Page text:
• Make yourself get out now and then.  You may not feel interest in anything, things that interested you before seem to feel flat now.  That's normal.  Push yourself out of your comfort zone just a wee bit now and then.  Eating out alone, going to a movie alone or church alone, all of these things are hard to do at first.  You may feel you flunked at it, cried throughout, that's okay, you did it, you tried, and eventually you get a little better at it.  If I waited until I had someone to do things with I'd be stuck at home a lot.
  • Keep coming here.  We've been through it and we're all going through this together.
  • Look for joy in every day.  It will be hard to find at first, but in practicing this, it will change your focus so you can embrace what IS rather than merely focusing on what ISN'T.  It teaches you to live in the present and appreciate fully.  You have lost your big joy in life, and all other small joys may seem insignificant in comparison, but rather than compare what used to be to what is, learn the ability to appreciate each and every small thing that comes your way...a rainbow, a phone call from a friend, unexpected money, a stranger smiling at you, whatever the small joy, embrace it.  It's an art that takes practice and is life changing if you continue it.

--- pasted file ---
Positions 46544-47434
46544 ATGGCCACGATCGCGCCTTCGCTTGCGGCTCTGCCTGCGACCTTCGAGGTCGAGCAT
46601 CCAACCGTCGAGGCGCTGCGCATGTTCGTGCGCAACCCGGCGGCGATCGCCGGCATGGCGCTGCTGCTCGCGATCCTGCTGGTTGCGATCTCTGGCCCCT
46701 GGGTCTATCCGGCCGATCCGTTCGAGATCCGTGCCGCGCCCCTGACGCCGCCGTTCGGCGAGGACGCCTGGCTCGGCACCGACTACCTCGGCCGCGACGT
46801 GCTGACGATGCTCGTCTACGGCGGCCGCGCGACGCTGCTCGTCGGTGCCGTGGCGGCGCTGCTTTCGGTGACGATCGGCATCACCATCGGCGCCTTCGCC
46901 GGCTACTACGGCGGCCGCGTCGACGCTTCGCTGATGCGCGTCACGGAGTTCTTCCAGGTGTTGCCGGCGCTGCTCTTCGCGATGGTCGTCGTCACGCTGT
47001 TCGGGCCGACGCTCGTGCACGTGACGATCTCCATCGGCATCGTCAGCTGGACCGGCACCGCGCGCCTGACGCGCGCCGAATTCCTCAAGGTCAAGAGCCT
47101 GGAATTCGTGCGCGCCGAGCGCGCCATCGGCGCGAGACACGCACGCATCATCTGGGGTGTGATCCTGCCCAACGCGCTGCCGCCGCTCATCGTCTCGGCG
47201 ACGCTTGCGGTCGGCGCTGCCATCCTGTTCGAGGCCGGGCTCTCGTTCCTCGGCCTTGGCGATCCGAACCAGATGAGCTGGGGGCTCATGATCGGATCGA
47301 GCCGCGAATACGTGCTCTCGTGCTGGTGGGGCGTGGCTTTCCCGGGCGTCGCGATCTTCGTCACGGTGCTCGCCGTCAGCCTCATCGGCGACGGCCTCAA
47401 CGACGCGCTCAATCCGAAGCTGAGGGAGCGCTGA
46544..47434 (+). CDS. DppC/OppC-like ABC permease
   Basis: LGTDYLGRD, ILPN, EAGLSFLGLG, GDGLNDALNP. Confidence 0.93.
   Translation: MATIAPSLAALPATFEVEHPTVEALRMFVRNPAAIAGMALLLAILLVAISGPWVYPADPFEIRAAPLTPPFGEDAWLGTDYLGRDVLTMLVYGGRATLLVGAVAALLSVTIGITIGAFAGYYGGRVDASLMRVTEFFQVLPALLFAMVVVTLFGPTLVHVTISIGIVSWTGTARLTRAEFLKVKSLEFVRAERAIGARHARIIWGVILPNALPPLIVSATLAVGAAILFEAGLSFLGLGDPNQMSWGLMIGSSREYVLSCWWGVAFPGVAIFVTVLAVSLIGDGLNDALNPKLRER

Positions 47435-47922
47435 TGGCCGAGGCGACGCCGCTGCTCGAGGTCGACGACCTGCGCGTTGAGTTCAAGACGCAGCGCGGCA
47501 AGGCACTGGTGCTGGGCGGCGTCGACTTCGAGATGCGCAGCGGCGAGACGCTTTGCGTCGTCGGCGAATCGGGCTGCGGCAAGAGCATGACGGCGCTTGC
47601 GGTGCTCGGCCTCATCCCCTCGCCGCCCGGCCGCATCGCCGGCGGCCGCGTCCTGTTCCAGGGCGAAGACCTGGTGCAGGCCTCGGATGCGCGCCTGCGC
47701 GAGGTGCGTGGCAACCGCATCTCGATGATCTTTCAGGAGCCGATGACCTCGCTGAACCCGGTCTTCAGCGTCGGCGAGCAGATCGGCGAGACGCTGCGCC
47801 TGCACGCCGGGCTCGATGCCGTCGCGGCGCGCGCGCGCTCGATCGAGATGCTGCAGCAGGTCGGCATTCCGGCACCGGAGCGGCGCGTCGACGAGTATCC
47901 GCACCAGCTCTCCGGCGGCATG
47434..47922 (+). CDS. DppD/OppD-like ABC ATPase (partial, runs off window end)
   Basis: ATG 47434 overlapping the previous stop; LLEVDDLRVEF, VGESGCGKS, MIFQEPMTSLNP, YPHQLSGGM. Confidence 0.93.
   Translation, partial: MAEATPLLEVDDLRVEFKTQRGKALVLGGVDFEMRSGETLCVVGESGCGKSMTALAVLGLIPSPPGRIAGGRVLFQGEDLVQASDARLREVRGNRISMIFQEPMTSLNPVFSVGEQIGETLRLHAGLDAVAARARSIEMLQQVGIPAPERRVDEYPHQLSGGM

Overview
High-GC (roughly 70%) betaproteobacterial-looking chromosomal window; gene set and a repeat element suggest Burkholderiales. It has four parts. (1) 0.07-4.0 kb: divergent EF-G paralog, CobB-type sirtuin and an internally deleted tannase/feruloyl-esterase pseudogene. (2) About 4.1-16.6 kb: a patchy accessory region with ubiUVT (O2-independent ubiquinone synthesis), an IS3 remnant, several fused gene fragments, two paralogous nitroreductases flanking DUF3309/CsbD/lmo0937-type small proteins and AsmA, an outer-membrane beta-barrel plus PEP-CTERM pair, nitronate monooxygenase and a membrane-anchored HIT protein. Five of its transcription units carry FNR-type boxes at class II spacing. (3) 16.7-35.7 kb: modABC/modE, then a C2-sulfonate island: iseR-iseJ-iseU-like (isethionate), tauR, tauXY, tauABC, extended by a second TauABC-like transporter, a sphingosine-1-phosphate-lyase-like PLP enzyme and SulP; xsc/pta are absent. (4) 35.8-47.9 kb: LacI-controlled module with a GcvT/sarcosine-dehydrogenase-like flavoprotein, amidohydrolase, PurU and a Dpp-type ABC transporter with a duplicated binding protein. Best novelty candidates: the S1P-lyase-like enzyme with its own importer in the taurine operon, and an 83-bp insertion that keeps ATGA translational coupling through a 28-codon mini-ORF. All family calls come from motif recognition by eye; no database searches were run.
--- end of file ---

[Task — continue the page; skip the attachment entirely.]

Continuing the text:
• Eventually consider volunteering.  It helps us when we're outward focused, it's a win/win.

(((hugs))) Praying for you today.

And finally, I hope this short simple video brings you some comfort and peace...